The U.S. Conference of Catholic Bishops reminds us, in its recently issued voting guide, that there are many moral issues before us in the upcoming presidential election and that we should study Scripture and the teachings of the church before we vote.
I understand that many Catholics’ discernment of church teachings will lead them to point to some actions taken by the current administration as being in alignment with that teaching (e.g. the so-called Mexico City policy on abortion or the appointment of Supreme Court justices considered to be pro-life).
However, my own discernment leads me to see that there are far too many other actions of the current president that are irreconcilable with Scripture. Too many to ignore. Here are some examples.
The Eighth Commandment states “You shall not bear false witness against your neighbor.” The president has spread numerous falsehoods about his political opponents, as when he claimed for years that President Obama wasn’t born in the United States or when he ran full-page ads in New York City newspapers calling for the death penalty and falsely accused five teenagers of murdering the “Central Park Jogger” in 1989 – a mistake he refuses to apologize for.
The Book of Proverbs (17:5) says “whoever mocks the poor shows contempt for their Maker.” The president has been determined to dismantle the Affordable Care Act, which enabled 20 million low- and moderate-income Americans to get life-saving affordable health insurance.
The president recently tweeted about how he’ll stop the poor from “bothering suburban housewives” by ending a certain federal affordable-housing initiative. And the president has sought to cut food assistance for millions of low-income and senior-citizen Americans. These, to me, are examples of mocking the poor.
Further, instead of encouraging the wealthy to sell their possessions and give to the poor – as Jesus tells the rich man he must first do if wants to be His follower (Matthew 19:21) – the president championed a $1.5 trillion tax cut that disproportionately benefitted the wealthy.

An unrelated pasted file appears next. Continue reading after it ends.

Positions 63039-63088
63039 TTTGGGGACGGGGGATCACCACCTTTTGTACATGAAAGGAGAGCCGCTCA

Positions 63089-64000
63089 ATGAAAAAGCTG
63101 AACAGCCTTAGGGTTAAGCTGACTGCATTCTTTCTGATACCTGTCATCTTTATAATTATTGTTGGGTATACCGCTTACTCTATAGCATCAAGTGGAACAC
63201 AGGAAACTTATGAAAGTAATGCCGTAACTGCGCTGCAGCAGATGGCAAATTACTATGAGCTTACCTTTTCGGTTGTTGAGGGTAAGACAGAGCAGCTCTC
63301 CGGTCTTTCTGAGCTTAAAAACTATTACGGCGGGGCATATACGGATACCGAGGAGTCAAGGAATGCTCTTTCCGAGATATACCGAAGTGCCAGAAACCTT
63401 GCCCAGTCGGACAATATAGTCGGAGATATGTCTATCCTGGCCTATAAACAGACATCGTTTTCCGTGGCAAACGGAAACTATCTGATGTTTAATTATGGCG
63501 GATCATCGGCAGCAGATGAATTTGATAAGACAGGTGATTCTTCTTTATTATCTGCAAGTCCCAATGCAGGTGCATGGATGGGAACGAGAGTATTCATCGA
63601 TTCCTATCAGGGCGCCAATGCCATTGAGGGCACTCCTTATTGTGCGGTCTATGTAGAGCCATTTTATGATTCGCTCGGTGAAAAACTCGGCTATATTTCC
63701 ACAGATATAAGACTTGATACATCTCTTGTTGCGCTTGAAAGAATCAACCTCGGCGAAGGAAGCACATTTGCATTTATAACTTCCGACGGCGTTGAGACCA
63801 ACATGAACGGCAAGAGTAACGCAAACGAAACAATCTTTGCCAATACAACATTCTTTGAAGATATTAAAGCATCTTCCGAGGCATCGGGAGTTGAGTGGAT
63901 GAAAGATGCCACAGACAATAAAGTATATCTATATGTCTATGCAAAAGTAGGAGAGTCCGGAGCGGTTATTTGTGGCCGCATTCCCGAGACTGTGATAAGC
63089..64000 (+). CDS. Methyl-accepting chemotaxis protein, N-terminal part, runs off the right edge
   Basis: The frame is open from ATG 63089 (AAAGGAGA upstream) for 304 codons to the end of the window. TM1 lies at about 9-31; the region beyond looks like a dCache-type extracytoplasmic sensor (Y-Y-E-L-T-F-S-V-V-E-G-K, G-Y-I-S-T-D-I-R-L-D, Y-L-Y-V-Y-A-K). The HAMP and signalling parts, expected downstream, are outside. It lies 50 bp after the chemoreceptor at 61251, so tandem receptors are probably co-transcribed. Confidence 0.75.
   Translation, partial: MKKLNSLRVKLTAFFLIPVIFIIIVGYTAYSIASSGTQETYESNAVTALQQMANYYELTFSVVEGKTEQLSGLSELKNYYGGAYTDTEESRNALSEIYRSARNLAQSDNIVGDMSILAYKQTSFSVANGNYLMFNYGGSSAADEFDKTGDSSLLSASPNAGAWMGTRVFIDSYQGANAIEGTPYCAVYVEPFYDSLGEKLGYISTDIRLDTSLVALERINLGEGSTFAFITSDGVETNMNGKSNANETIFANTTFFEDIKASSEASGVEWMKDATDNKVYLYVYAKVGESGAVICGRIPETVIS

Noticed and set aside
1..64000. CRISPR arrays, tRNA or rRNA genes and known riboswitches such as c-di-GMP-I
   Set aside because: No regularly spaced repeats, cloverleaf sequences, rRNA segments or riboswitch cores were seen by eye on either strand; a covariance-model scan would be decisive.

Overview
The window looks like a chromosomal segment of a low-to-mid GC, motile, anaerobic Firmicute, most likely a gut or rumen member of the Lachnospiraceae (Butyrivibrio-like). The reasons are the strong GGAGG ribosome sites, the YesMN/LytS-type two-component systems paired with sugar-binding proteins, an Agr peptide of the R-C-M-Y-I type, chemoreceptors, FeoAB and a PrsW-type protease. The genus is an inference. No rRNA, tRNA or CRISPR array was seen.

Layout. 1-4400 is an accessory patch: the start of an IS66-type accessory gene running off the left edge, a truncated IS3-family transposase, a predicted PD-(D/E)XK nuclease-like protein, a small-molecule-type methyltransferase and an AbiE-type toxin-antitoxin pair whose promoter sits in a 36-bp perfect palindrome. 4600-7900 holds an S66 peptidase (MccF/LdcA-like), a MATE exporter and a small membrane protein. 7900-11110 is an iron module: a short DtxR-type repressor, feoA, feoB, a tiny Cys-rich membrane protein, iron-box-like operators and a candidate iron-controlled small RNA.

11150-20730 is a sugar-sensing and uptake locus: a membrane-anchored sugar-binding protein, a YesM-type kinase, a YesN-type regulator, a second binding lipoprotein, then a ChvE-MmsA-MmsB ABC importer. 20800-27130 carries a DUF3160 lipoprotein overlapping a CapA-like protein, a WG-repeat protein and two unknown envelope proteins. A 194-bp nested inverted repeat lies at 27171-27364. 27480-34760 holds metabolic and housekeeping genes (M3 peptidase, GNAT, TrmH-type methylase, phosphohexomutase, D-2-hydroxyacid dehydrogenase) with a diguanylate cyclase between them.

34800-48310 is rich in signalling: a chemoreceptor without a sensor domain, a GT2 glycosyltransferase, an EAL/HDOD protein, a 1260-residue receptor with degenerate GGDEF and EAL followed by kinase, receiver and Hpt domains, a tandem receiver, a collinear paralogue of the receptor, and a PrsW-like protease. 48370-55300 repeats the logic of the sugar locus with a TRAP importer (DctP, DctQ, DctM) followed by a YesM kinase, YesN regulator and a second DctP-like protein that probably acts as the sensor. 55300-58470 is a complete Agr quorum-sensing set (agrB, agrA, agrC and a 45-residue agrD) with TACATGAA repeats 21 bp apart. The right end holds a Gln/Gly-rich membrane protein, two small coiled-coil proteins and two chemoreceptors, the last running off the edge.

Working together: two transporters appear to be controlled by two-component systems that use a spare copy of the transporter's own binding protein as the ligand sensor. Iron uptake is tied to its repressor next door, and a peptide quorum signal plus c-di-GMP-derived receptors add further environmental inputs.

Further, when the president threatened to withhold medical supplies to fight COVID-19 in New York State or deny federal aid to combat forest fires in California because their governors belong to a different political party, he broke Jesus’ command to “love your enemy.”
The president routinely violates the command of the Good Samaritan story which says that as Christians we are to help those outside of our tribe who are in need, even those who dislike or harm us.
Finally, Jesus and the prophets command the faithful to “welcome the stranger.” Jesus says to his disciples, “I was a stranger and you invited me in” (Matthew 25:35). The Book of Leviticus is more specific: “The foreigner residing among you must be treated as your native-born. Love them as yourself, for you were foreigners in Egypt.”
Perhaps no other policies are so starkly out of line with the Gospel and Catholic social teaching as the ban on refugees from majority Muslim countries, detentions and deportations, and the determination to build a $21 billion wall along the U.S.-Mexican border to keep poor, mostly Catholic, families from seeking refuge here. In fact, the treatment at the border of poor Mexican children has been sharply criticized by the U.S. Catholic bishops.
Again, the U.S. Conference of Catholic Bishops reminds us that there are many moral issues at stake in the upcoming election. And I understand that our individual Catholic consciences lead us to prioritize different issues differently.
However, in my own discernment I find in the current administration too much blatant disregard for too many core Gospel principles. There is simply too big a gap between what we believe as Christians and what the current president mostly seems to stand for. A gap too big to ignore.
David Koppisch is a member of St. Vincent de Paul Parish in Philadelphia.
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